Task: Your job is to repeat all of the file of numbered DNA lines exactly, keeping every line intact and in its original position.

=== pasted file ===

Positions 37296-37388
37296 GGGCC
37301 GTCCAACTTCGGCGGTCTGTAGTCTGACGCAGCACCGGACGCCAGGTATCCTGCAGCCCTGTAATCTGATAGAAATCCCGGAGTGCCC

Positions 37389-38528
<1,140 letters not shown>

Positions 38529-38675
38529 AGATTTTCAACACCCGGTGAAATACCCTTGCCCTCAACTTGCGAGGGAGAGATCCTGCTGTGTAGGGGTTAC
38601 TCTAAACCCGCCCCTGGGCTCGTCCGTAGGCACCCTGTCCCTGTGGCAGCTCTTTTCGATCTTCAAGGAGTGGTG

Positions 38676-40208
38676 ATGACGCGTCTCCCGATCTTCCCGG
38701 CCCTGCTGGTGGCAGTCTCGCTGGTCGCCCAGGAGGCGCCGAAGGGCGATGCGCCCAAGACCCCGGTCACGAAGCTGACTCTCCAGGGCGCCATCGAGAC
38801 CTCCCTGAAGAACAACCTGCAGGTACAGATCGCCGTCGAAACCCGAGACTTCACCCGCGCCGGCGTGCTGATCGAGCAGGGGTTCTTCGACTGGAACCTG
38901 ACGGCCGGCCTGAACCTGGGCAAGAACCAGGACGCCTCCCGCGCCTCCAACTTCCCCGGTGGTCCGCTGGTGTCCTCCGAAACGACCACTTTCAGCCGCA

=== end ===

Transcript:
Positions 37296-37388
37296 GGGCC
37301 GTCCAACTTCGGCGGTCTGTAGTCTGACGCAGCACCGGACGCCAGGTATCCTGCAGCCCTGTAATCTGATAGAAATCCCGGAGTGCCC

Positions 37389-38528
<1,140 letters not shown>

Positions 38529-38675
38529 AGATTTTCAACACCCGGTGAAATACCCTTGCCCTCAACTTGCGAGGGAGAGATCCTGCTGTGTAGGGGTTAC
38601 TCTAAACCCGCCCCTGGGCTCGTCCGTAGGCACCCTGTCCCTGTGGCAGCTCTTTTCGATCTTCAAGGAGTGGTG

Positions 38676-40208
38676 ATGACGCGTCTCCCGATCTTCCCGG
38701 CCCTGCTGGTGGCAGTCTCGCTGGTCGCCCAGGAGGCGCCGAAGGGCGATGCGCCCAAGACCCCGGTCACGAAGCTGACTCTCCAGGGCGCCATCGAGAC
38801 CTCCCTGAAGAACAACCTGCAGGTACAGATCGCCGTCGAAACCCGAGACTTCACCCGCGCCGGCGTGCTGATCGAGCAGGGGTTCTTCGACTGGAACCTG
38901 ACGGCCGGCCTGAACCTGGGCAAGAACCAGGACGCCTCCCGCGCCTCCAACTTCCCCGGTGGTCCGCTGGTGTCCTCCGAAACGACCACTTTCAGCCGCA